• (adj): (of land or fields) prepared for raising crops by plowing or fertilizing.
    Example: "Cultivated land"
    See also — Additional definitions below

Some articles on cultivated:

... and barberry (Zereshk) that are cultivated for exporting ... Beet and wheat are cultivated as well ... Before 1950, opium was also cultivated ...
International Association For Cultivated Plant Taxonomy
... focused on international communication on cultivated plant taxonomy, organisation of international symposia, and general communication on topics of interest ... Another development was the launch, in 2007, at the Sixth Symposium on the Taxonomy of Cultivated Plants at Wageningen of the International Association for ...
Lesquerella Fendleri
... If the plant becomes more widely cultivated and breeding and refinement techniques are improved, the oil could be used in a number of industries, including cosmetics, coatings, plastics, and lubricants ... It is also cultivated in this area, as it does best in the climate of the region and in local calcareous soils ... Lesquerella fendleri is a perennial plant in nature, but which is cultivated as a winter annual ...
Musa Balbisiana
... It is one of the ancestors of modern cultivated bananas along with Musa acuminata ... and grows with a more upright habit than most cultivated bananas ... that wild bananas used to be cooked and eaten or agriculturalists would not have developed the cultivated banana ...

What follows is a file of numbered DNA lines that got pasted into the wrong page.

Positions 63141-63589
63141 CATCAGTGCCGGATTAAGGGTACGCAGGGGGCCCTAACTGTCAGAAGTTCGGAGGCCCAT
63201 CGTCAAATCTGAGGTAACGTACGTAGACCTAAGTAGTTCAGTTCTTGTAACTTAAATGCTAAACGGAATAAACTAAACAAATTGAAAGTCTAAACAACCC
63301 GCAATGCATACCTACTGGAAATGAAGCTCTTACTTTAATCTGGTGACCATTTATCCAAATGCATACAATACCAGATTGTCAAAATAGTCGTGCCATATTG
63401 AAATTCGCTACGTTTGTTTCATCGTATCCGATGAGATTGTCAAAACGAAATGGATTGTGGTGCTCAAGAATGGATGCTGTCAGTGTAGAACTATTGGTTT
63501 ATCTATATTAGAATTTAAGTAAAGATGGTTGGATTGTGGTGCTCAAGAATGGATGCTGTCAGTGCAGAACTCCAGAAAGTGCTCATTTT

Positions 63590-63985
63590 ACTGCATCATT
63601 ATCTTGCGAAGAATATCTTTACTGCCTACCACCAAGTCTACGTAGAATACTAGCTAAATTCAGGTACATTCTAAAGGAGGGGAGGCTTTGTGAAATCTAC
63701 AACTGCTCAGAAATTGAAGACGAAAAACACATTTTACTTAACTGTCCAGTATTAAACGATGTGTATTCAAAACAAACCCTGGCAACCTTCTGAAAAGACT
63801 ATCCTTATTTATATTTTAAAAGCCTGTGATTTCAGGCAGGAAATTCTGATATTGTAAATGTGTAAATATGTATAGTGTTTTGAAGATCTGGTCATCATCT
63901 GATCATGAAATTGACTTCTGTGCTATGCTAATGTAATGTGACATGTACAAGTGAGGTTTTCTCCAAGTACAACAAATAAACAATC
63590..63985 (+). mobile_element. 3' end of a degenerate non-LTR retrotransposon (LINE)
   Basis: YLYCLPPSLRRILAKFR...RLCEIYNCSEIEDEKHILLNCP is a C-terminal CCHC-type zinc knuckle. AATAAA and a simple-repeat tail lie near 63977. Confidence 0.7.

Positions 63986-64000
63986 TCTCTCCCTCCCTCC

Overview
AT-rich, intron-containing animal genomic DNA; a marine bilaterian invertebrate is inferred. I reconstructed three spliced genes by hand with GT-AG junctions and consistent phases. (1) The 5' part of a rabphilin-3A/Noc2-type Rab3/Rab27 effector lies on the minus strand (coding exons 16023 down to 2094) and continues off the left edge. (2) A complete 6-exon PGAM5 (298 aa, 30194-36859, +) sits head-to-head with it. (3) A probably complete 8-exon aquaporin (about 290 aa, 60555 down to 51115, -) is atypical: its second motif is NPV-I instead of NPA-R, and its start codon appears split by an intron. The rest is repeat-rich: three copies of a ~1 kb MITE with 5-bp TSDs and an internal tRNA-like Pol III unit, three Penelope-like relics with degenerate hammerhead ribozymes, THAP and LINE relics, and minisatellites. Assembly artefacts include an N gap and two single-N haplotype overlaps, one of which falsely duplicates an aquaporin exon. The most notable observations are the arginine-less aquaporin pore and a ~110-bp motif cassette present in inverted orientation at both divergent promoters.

... Mavro (Greek μαύρο, meaning "black") is an indigenous red grape cultivated on the island of Cyprus ... its suitability to the hot Cypriot climate has made it the dominant cultivated vine on the island ... It accounts for 70% of cultivated vines ...

More definitions of "cultivated":

  • (adj): No longer in the natural state; developed by human care and for human use.
    Example: "Cultivated roses"; "cultivated blackberries"

Famous quotes containing the word cultivated:

    This seems a long while ago, and yet it happened since Milton wrote his Paradise Lost. But its antiquity is not the less great for that, for we do not regulate our historical time by the English standard, nor did the English by the Roman, nor the Roman by the Greek.... From this September afternoon, and from between these now cultivated shores, those times seemed more remote than the dark ages.
    Henry David Thoreau (1817–1862)

    Many a woman shudders ... at the terrible eclipse of those intellectual powers which in early life seemed prophetic of usefulness and happiness, hence the army of martyrs among our married and unmarried women who, not having cultivated a taste for science, art or literature, form a corps of nervous patients who make fortunes for agreeable physicians ...
    Sarah M. Grimke (1792–1873)

    Learning has been as great a Loser by being shut up in Colleges and Cells, and secluded from the World and good Company. By that Means, every Thing of what we call Belles Lettres became totally barbarous, being cultivated by Men without any Taste of Life or Manners, and without that Liberty and Facility of Thought and Expression, which can only be acquir’d by Conversation.
    David Hume (1711–1776)